Vote to name Zoo Atlanta’s baby gorilla, and case a vote for a change for her species
Naming will benefit gorilla conservation in Africa
The newest member of North America’s largest population of gorillas needs a name, and members of the public are being asked to cast more than just a traditional vote to decide what it will be. The naming of the female infant born to western lowland gorilla Kudzoo on September 18, 2016, will include a new component that supports gorilla conservation, making a direct connection between Zoo Atlanta’s youngest gorilla and gorillas living in the wild in Africa.
Beginning Tuesday, January 31, friends and fans are invited to choose one of four names for $1 per vote. Funds will benefit the Dian Fossey Gorilla Fund International, the Zoo’s partner in gorilla conservation.
“This effort is about more than just choosing a name for a special youngster. We have an important opportunity to highlight the direct connection between this baby and her family and the wild gorillas Zoo Atlanta helps protect,” said Raymond B. King, President and CEO. “To give a baby a name is to suggest hope for her future, and with this naming, we want to create that same hope for the wild, where our help is needed the most.”
“Gorillas are critically endangered in the wild, and there is a real risk that they will go extinct in our lifetime,” said Fossey Fund President and CEO/Chief Scientist Dr. Tara Stoinski. “Our more than 20 year partnership with Zoo Atlanta has enabled us to provide essential protection for wild gorilla families, just like those you see here at the Zoo. We are excited that through naming Kudzoo’s baby, Zoo Atlanta is providing our community with another way to help ensure a future for gorillas in the wild.”
Selected by members of the Zoo’s primate care team, the four names are as follows: Adia (“valuable gift” in Swahili); Fahari (“proud” in Swahili); Mijadala (“Mija” for short – “vocal” in Swahili); and Tisa (“nine” in Swahili – the infant is the ninth offspring of silverback Taz).
Voting runs through 11 p.m. on Monday, February 6 at zooatlanta.org/gorillanaming. There is no limit to the number of times fans may vote. The winning name will be announced on Tuesday, February 7.
The 23rd gorilla born in the Zoo’s Ford African Rain Forest, the infant is the equivalent of Zoo Atlanta royalty – her mother, Kudzoo, was the firstborn offspring of the legendary late Willie B. – but the outlook for her species has changed dramatically since her famous grandfather’s time. According to the International Union for the Conservation of Nature (IUCN), over a 25-year period, the combined threats of poaching, illegal hunting for the bushmeat trade, habitat loss and emerging diseases such as Ebola have reduced western lowland gorilla populations by 60 percent, with declines of as much as 90 percent in some parts of their range in western Africa. Populations living within North American zoos are overseen by the Association of Zoos and Aquariums’ (AZA) Gorilla Species Survival Plan® (SSP), which seeks to maintain a self-sustaining, genetically diverse gorilla population for future generations.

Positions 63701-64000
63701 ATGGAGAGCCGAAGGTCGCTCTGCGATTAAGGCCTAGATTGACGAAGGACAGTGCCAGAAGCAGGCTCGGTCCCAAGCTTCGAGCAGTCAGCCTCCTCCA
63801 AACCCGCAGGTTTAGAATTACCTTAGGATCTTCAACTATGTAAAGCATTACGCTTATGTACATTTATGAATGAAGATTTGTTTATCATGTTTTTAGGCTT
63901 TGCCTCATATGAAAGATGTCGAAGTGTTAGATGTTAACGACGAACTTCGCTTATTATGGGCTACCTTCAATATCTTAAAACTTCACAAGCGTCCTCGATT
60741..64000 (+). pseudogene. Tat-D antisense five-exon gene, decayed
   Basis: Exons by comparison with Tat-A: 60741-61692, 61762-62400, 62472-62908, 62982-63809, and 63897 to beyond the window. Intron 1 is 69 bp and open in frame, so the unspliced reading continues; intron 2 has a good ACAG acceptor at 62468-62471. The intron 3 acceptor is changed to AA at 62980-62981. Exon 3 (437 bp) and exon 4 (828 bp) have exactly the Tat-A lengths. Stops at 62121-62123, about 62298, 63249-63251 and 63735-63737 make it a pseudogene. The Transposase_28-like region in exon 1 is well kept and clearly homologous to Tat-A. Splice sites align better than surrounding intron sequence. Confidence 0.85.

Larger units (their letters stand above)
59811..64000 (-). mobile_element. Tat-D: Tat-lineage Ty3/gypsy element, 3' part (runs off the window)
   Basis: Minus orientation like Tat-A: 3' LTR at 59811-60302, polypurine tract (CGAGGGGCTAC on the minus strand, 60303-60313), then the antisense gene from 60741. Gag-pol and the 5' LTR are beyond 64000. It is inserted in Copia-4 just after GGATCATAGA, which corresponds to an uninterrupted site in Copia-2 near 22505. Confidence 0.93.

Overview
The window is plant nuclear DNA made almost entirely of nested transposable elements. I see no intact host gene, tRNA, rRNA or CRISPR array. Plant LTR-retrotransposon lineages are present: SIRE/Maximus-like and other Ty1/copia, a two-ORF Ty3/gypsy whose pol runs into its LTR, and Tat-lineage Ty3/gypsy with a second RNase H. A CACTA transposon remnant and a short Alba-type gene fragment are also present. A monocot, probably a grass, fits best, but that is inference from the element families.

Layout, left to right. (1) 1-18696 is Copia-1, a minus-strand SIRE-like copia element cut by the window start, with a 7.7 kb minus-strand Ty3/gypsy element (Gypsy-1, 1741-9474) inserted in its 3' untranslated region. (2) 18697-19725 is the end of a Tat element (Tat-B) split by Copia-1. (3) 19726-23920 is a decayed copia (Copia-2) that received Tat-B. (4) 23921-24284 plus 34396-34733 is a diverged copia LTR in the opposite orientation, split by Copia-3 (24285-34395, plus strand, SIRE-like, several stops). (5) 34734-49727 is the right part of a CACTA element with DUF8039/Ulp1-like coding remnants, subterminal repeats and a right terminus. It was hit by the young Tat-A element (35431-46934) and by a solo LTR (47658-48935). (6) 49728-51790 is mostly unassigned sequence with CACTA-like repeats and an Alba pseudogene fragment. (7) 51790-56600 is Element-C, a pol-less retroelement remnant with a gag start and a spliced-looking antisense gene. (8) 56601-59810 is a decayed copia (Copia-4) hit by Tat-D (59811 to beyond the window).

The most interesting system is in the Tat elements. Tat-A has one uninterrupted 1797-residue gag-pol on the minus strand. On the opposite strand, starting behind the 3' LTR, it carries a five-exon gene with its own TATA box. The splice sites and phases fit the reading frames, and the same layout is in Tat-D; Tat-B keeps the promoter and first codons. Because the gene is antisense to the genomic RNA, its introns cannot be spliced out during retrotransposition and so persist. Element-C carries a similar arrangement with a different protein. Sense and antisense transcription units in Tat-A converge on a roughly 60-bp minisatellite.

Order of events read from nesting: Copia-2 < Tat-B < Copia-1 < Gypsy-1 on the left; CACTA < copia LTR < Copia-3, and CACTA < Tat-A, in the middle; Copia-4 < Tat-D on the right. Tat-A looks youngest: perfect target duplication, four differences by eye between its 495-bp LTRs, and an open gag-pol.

In addition to being an active member of the Gorilla SSP and providing pro-bono space and resources for the Dian Fossey Gorilla Fund International, Zoo Atlanta is a Gold Supporter of the AZA Ape Taxon Advisory Group (TAG) Conservation Initiative, a collective effort by zoos to protect wild ape populations. The Zoo also supports a number of other species and their habitats around the world via its Mabel Dorn Reeder Conservation Endowment Fund, as well as donates 25 cents of every Zoo admission ticket to field conservation programs via Quarters for Conservation, launched in 2016.
In 2011, the 50th anniversary year of its gorilla program, Zoo Atlanta received the prestigious Edward H. Bean Award for Significant Achievement from AZA for its long-term commitment to western lowland gorillas and training advancements for the species. Research by Zoo Atlanta staff has influenced industry-wide improvements in the care of gorillas in zoos, as well as enhanced understanding of gorilla biology, with more than 100 published papers on maternal care, reproduction, social behavior and cognition. Zoo Atlanta is the headquarters of the Great Ape Heart Project, the world’s first effort to understand, diagnose, and treat cardiac disease across all four great ape taxa: gorillas, orangutans, chimpanzees and bonobos.
Now home to 21 western lowland gorillas, the Zoo is also home to three of the world’s oldest gorillas – the infant’s paternal grandmother, Shamba, 57; maternal grandmother, Choomba, 53; and 55-year-old Ozzie, the oldest living male gorilla in the world – and has become a leader in the emerging field of geriatric gorilla care.
Learn more about conservation efforts at Zoo Atlanta at zooatlanta.org.